GOVERNMENT -- December 7, 2011 at 2:50 PM EDT
Fed Disputes Bloomberg Claims on Lending to Big Banks
File photo of Federal Reserve Chairman Ben Bernanke by Peter Larson/Medill News Service.
In an unusual public response to recent news reports, the Federal Reserve posted a memo on its website Tuesday, refuting claims by some news organizations that the scale of the central bank's lending to Wall Street banks during the financial crisis was hidden from public view -- and that its loans were offered on overly favorable terms.
Bloomberg News published a report on the Fed's lending last week, calling it a "a fresh narrative on the financial crisis of 2007 to 2009." That report found, among other things, that banks had potentially profited from the emergency lending programs by some $13 billion dollars by borrowing money from the Fed at below-market rates. It also said that by refusing to make public the names of the neediest banks -- which collectively required as much as $1.2 trillion dollars on the peak day of the lending programs -- the Fed had spared them a measure of scrutiny that might have led to stricter reforms on the industry. Bloomberg based its conclusions on previously undisclosed Federal Reserve documents that they obtained through a Freedom of Information Act lawsuit.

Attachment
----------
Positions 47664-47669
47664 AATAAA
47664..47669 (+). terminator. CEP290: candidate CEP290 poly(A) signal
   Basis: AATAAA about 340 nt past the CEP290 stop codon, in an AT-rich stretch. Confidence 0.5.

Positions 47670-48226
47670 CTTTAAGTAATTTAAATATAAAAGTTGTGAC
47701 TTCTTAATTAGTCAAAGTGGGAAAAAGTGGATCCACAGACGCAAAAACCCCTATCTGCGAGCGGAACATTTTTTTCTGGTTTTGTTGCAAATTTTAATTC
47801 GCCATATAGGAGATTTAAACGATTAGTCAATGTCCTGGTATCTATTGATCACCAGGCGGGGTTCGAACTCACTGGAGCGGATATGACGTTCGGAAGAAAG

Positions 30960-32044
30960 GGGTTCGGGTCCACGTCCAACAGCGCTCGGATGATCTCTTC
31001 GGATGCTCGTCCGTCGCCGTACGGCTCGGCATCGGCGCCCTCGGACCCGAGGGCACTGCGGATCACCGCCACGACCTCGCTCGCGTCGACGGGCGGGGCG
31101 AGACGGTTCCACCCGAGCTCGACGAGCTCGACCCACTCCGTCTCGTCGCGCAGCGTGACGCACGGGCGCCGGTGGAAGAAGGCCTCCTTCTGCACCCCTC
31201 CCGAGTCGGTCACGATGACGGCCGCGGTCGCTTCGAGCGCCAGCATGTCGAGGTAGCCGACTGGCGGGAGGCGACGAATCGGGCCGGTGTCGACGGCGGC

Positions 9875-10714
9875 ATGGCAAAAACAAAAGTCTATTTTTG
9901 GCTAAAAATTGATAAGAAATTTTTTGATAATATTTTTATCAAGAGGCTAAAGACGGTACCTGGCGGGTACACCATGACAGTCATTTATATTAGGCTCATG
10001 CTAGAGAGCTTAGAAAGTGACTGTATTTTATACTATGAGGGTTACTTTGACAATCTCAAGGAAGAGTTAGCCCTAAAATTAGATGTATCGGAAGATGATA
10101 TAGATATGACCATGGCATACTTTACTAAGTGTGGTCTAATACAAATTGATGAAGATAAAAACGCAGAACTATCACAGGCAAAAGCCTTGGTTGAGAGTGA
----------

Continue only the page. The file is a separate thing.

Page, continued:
Judy Woodruff discussed that Bloomberg report with one of its authors, Bob Ivry, last week on the NewsHour:
In its five-page memo with a cover letter from Chairman Ben Bernanke, the Fed disputed nearly every point of the Bloomberg report, though never cited it by name. The Fed memo said that "all of the programs were publicly announced when they were initiated, and information about all lending under the programs was publicly released ...," though it did go on to say that "...[i]t is true that, generally, the names of the counterparties and borrowers from the emergency facilities were not immediately disclosed, consistent with general central banking practice." The Fed memo also criticized news outlets for making "no mention that the emergency loans and other assistance have generated considerable income for the American taxpayers."
Late Tuesday, Bloomberg published a direct response to the Fed memo, addressing its contentions. Bloomberg News spokeswoman Meghan Womack told the NewsHour, "We have met with the Fed numerous times on this issue, and not once has the Fed ever told us that our reporting is inaccurate. We stand by our reporting."